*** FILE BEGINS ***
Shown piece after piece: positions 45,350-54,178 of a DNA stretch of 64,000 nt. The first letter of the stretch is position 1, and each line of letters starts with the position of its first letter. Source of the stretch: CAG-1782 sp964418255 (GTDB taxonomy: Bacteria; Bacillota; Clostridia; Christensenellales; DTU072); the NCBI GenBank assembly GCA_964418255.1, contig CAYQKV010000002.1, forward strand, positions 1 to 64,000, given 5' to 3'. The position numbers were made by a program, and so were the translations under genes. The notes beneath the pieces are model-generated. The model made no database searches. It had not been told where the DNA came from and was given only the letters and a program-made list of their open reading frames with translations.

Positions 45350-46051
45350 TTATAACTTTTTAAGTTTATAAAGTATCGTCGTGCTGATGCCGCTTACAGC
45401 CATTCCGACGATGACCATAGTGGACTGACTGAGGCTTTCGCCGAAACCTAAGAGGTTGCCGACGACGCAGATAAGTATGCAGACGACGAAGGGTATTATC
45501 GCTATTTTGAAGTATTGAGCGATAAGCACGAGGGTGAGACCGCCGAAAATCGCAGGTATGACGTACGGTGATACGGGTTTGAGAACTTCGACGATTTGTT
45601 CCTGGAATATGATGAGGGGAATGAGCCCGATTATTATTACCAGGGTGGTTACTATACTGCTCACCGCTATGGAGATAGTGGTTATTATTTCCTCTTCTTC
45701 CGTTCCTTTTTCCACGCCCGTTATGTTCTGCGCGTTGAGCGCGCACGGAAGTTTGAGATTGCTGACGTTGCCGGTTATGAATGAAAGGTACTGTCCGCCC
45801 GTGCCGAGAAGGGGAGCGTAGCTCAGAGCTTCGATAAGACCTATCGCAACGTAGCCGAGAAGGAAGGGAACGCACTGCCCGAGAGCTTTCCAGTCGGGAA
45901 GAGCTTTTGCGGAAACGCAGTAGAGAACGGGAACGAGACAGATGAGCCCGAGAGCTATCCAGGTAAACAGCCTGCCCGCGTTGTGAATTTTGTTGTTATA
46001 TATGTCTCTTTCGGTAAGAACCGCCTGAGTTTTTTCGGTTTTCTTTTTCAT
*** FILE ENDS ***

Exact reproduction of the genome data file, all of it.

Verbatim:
Shown piece after piece: positions 45,350-54,178 of a DNA stretch of 64,000 nt. The first letter of the stretch is position 1, and each line of letters starts with the position of its first letter. Source of the stretch: CAG-1782 sp964418255 (GTDB taxonomy: Bacteria; Bacillota; Clostridia; Christensenellales; DTU072); the NCBI GenBank assembly GCA_964418255.1, contig CAYQKV010000002.1, forward strand, positions 1 to 64,000, given 5' to 3'. The position numbers were made by a program, and so were the translations under genes. The notes beneath the pieces are model-generated. The model made no database searches. It had not been told where the DNA came from and was given only the letters and a program-made list of their open reading frames with translations.

Positions 45350-46051
45350 TTATAACTTTTTAAGTTTATAAAGTATCGTCGTGCTGATGCCGCTTACAGC
45401 CATTCCGACGATGACCATAGTGGACTGACTGAGGCTTTCGCCGAAACCTAAGAGGTTGCCGACGACGCAGATAAGTATGCAGACGACGAAGGGTATTATC
45501 GCTATTTTGAAGTATTGAGCGATAAGCACGAGGGTGAGACCGCCGAAAATCGCAGGTATGACGTACGGTGATACGGGTTTGAGAACTTCGACGATTTGTT
45601 CCTGGAATATGATGAGGGGAATGAGCCCGATTATTATTACCAGGGTGGTTACTATACTGCTCACCGCTATGGAGATAGTGGTTATTATTTCCTCTTCTTC
45701 CGTTCCTTTTTCCACGCCCGTTATGTTCTGCGCGTTGAGCGCGCACGGAAGTTTGAGATTGCTGACGTTGCCGGTTATGAATGAAAGGTACTGTCCGCCC
45801 GTGCCGAGAAGGGGAGCGTAGCTCAGAGCTTCGATAAGACCTATCGCAACGTAGCCGAGAAGGAAGGGAACGCACTGCCCGAGAGCTTTCCAGTCGGGAA
45901 GAGCTTTTGCGGAAACGCAGTAGAGAACGGGAACGAGACAGATGAGCCCGAGAGCTATCCAGGTAAACAGCCTGCCCGCGTTGTGAATTTTGTTGTTATA
46001 TATGTCTCTTTCGGTAAGAACCGCCTGAGTTTTTTCGGTTTTCTTTTTCAT